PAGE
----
This is the first endowed professorship established for Human Physiology through a generous donation from Dr. Ken Singer and his wife, Kenda. Congratulations Chris!
The Bowerman Sports Science Clinic team will be hosting this International event that will draw clinicians and scientists together with coaches and athletes just ahead of World Junior Track and Field Championships.
Admission for students is only $10. Click here to register.
The full news release can be read here: News Release
Dr. Chris Minson chimes in on this feature about heat response and how heat kills.
Read the full story here: How Heat Kills – Discovery News
Have a listen as Dr. Minson discusses oxidative stress and cutaneous local heating in young smokers on the AJP Heart and Circulatory Podcast with Editor in Chief Dr. Irving H. Zucker.
Dr. Hans Dreyer’s research on amino acids during knee surgery recovery has been featured in the Spring 2014 issue of Cascade Magazine, the alumni magazine for the UO College of Arts and Sciences.
Check out the entire article here:
Dr. Carrie McCurdy and her obesity studies has been featured in the Spring 2014 issue of Cascade Magazine, the alumni magazine for the UO College of Arts and Sciences.
Check out the entire article here:
The inaugural International Sports Science Symposium on Performance Enhancement and Technology will be held at the University of Oregon in Eugene, OR, July 18-21, 2014, just prior to the International Association of Athletics Federations (IAAF) World Junior Track and Field Championships, which are scheduled at UO’s Hayward Field from July 22-26, 2014. The symposium is expected to draw 250 attendees from around the world, brought together to encourage a dialogue about best practices in sports performance and technology.
For more information about the Symposium, plus an interview with Dr. Mike Hahn, see the links below.
Many of the prereqs for HPHY courses are changing, effective Spring 2015. Be sure to plan ahead so that you can stay on track!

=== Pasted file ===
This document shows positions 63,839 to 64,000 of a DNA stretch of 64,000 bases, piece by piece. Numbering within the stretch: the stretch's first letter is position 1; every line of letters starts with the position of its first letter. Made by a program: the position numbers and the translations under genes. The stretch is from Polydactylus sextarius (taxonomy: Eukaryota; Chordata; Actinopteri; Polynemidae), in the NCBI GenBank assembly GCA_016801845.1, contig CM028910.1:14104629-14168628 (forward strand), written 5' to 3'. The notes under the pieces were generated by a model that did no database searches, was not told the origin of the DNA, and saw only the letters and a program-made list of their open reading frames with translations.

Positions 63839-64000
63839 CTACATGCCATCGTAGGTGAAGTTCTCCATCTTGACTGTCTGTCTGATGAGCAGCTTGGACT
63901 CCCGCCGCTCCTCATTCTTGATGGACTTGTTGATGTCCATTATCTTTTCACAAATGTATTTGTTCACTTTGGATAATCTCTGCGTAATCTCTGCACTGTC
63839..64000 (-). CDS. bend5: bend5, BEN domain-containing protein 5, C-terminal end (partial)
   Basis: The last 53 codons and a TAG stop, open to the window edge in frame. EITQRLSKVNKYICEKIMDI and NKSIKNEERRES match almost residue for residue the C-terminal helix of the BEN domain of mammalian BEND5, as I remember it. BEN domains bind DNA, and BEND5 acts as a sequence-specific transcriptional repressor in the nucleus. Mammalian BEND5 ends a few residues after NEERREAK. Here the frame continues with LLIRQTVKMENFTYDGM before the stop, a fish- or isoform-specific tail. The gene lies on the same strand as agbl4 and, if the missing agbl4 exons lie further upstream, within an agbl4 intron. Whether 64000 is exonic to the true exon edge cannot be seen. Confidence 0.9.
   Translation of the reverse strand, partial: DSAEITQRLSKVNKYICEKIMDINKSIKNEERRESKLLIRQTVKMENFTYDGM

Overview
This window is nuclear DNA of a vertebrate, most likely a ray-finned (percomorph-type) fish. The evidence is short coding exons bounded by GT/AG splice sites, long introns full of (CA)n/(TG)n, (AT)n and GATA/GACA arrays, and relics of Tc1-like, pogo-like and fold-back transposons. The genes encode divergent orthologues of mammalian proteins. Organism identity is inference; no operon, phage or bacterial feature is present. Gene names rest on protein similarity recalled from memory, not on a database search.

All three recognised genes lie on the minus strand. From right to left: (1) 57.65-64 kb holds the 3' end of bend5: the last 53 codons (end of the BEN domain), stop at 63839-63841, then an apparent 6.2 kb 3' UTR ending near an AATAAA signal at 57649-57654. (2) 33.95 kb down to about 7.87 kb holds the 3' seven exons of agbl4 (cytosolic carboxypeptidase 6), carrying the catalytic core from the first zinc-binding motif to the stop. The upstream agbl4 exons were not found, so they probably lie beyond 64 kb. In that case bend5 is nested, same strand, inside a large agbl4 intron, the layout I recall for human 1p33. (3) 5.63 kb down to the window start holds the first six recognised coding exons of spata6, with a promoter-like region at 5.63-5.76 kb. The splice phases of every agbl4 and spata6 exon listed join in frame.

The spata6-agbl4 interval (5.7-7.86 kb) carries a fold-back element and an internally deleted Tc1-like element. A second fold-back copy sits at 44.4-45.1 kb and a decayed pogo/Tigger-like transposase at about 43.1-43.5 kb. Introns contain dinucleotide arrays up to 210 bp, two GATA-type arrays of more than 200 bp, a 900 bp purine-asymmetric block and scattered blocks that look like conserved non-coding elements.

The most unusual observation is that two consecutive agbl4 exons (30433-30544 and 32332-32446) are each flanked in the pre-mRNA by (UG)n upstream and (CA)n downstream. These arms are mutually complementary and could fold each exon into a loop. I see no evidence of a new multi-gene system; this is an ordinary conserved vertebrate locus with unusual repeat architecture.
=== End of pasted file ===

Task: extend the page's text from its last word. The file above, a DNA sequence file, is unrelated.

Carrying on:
What are prereqs? The prereqs are used to assure that students have the appropriate background training before they enroll in a course or course series. Instructors plan what they teach and how they teach based on the learning objectives of the prereqs. Because of this, prereqs are strictly enforced.
What courses to I need to take to get into this or that HPHY course? A complete listing of the new prereqs (and info on the old prereqs) is online at http://physiology.uoregon.edu/courses/prereqs
What grade do you need to get in order to enroll in a subsequent course? As of Spring 2015, you will need to demonstrate a “C” grade or better, which signifies a fair level of achievement. You cannot progress if you have a “C-” grade, which signifies little or marginal understanding of the material. We believe the students who come in from the prereq courses with grades in the marginal C- range struggle, and often times have to repeat 321 or 322 or both, which increases the number of students in these packed courses, increase the cost of education for students who repeat them, and typically delays their time to graduation. We believe these students would perform better in the core of the major if they are caught at the prereq level and establish stronger study habits/seek assistance in the 200-level prereq courses before progressing to these 300-level courses.
But I am so far along on my major – do I need to retake a course where I got a C-? Did you pass a prereq for a HPHY course before fall 2014? For students who completed a prereq prior to fall 2014, a marginal but passing grade of C- may satisfy the prereq criteria for entry to HPHY 371 and other upper-division elective courses – see the chart at at http://physiology.uoregon.edu/courses/prereqs to determine if this applies to you.
Dr. Sierra Dawson, along with Eleanor Vandegrift from Science, Literacy Program & Biology were recognized for their fellowships from the National Academies Education National Research Award.
Dr. Hans Dreyer was also recognized for receiving a University of Oregon Research Award by the Office for Research, Innovation, and Graduate Education.
Andrew Lovering was the recipient of a 2014 Faculty Research Award from the UO office of Research, Innovation, and Graduate Education.
“The awards are intended to stimulate research by providing faculty with support for research expenses. The funding – as much as $5,500 each – can be spent on travel, summer stipend, equipment, supplies, contractual services, shared facility use, graduate or undergraduate student research assistance and other uses.”
Read the full article here: 2014 Faculty Research Awards